Feature Stories

Baku Grandma is Sole Provider, but Not Alone

Natalia and Narmina, grandmother and granddaughter, lean on each other for support. Thanks to the IFCJ-JDC fellowship, they are not alone in their time of need.
Natalia and Narmina, grandmother and granddaughter, lean on each other for support. Thanks to the IFCJ-JDC fellowship, they are not alone in their time of need.

Natalia D., age 55, worked as a bookkeeper for decades until she took a devastating fall last winter that landed her in bed for 10 months with a broken vertebra. As a result, she lost her job—which provided the sole income to support herself, her husband, and their eight-year-old granddaughter. To make matters worse, she recently learned that she has a tumor growing in her liver. Fearful for her family’s future, Natalia reached out to the only place she could get assistance—the JDC-supported Hesed in Baku, Azerbaijan.

Even before her accident, Natalia’s daily survival was a challenge. Her family lives in a poor neighborhood with high rates of vandalism and violence. Their cramped, two-room “home” is on the 7th floor of a hostel, which has no working elevator and long, dark corridors that smell of urine, tobacco, and alcohol. The family’s living quarters are stained with mildew and are painfully cold during most of the year. “There’s no insulation. There is no money to repair the broken lamps. And we don’t use the electric stove because we can’t afford the electric bill,” explains Natalia. The only exception is when they heat a bucket of water in order to bathe themselves.

Above all, Natalia worries about her granddaughter, Narmina. The girl is painfully shy and frequently gets sick, owing in part to her poor diet of mostly bread, potatoes, and tea. Because the family has no electricity and limited water, nutritious, warm meals are hard to prepare. “I pray for her good health,” Natalia says urgently. Despite her own crippling medical problems, grandma cares lovingly for the young girl.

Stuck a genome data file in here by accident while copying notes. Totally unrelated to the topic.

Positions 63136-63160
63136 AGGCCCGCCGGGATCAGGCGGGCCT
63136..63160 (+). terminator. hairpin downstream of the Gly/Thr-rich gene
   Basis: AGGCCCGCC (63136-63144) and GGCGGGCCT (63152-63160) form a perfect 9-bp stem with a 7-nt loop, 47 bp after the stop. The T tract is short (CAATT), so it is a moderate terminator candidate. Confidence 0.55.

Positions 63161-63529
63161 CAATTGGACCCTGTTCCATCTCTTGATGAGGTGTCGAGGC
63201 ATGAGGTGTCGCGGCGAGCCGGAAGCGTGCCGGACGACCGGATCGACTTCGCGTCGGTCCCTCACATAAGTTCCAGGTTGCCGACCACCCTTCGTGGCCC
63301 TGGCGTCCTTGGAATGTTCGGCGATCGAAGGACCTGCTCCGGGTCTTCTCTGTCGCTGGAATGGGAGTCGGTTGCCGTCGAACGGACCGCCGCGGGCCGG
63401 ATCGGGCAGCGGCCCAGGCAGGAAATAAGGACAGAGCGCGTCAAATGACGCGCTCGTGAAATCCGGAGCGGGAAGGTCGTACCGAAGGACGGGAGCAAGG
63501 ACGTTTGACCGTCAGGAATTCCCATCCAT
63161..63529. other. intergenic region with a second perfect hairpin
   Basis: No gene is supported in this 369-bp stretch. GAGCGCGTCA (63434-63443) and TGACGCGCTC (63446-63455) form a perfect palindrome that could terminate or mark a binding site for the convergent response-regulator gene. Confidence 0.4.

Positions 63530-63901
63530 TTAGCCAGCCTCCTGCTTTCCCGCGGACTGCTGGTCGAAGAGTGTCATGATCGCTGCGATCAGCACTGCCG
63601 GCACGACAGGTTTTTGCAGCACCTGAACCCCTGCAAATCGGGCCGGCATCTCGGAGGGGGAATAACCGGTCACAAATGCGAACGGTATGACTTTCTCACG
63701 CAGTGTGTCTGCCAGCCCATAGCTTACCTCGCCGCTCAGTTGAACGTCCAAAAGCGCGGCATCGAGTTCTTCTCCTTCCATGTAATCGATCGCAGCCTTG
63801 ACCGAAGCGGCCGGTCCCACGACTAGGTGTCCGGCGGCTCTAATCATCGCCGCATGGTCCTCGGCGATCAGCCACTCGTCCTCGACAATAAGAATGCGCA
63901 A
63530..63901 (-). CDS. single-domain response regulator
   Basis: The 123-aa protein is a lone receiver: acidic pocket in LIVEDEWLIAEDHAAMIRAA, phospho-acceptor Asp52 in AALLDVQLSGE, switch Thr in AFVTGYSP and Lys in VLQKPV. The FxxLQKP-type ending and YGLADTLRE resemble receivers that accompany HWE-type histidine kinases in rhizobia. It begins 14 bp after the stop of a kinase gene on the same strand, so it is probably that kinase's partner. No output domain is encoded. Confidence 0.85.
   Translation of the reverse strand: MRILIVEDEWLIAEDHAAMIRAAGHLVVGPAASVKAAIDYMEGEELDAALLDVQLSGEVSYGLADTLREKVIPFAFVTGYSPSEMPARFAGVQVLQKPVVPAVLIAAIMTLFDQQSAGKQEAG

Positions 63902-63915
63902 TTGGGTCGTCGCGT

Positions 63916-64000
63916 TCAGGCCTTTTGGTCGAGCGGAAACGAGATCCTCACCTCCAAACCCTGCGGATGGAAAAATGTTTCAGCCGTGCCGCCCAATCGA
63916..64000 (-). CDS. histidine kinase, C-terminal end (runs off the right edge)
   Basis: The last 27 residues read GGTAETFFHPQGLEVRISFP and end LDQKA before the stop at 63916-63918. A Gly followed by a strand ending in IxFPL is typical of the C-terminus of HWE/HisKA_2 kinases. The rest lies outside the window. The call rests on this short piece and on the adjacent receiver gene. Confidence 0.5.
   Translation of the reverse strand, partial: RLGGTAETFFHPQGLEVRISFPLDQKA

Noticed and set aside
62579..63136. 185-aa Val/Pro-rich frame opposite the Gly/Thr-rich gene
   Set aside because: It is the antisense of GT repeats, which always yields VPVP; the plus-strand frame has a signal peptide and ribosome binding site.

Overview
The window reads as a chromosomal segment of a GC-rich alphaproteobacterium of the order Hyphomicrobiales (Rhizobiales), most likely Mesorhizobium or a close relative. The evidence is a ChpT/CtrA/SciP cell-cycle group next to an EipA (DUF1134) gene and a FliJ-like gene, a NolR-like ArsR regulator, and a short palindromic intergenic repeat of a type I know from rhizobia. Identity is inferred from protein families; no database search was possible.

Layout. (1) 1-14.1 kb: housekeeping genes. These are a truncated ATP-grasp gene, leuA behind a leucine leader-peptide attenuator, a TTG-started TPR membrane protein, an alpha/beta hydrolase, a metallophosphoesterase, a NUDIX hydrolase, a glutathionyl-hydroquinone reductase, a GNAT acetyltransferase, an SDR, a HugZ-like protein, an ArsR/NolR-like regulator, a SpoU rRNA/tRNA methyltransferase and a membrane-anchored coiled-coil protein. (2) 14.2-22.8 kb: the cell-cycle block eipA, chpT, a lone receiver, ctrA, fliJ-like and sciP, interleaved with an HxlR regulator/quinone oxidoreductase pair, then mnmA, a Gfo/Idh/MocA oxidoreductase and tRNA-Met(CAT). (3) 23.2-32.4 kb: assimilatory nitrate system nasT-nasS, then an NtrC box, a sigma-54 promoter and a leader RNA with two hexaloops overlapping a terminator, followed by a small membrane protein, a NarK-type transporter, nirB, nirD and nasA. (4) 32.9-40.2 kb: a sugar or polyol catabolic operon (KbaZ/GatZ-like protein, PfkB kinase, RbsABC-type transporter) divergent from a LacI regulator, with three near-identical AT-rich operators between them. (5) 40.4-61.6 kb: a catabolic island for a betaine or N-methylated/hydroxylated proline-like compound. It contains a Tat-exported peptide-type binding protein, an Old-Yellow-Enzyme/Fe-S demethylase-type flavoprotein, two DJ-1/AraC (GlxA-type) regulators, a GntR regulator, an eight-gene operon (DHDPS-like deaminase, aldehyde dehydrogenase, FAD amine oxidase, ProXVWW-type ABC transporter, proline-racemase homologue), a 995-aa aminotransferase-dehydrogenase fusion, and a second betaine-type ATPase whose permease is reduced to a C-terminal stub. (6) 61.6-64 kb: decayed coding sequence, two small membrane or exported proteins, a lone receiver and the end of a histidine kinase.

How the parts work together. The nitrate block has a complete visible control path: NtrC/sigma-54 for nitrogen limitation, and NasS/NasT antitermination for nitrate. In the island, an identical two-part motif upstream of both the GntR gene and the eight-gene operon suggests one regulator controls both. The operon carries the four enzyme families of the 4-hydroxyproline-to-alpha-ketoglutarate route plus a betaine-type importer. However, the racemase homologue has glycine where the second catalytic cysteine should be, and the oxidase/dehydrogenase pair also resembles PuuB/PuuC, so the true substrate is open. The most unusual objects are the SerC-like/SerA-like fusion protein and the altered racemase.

Thankfully, she isn’t the only one investing in this bright child. The International Fellowship of Christians and Jewish (IFCJ)-JDC Partnership for Children in the Former Soviet Union provides the family with a monthly food card to purchase groceries, which they use to avoid making the tough decision between whether to pay for their granddaughter’s medicine or food. The Partnership also furnishes Narmina with the school supplies she needs to attend school and excel in her favorite classes, which include natural sciences, math, and drawing. In addition to her regular subjects in Azerbaijani, Narmina studies Russian. “My granddaughter works hard at school and earns excellent grades,” Natalia proudly shares.

For Natalia and other parents and grandparents of the more than 27,000 children helped by the IFCJ-JDC Partnership, it is often about the little things…the day to day survival.

“Thanks to your help, Narmina has sugar in her tea today,” she says. “I’m really grateful.”

Tags for this story: Children, Elderly, Families

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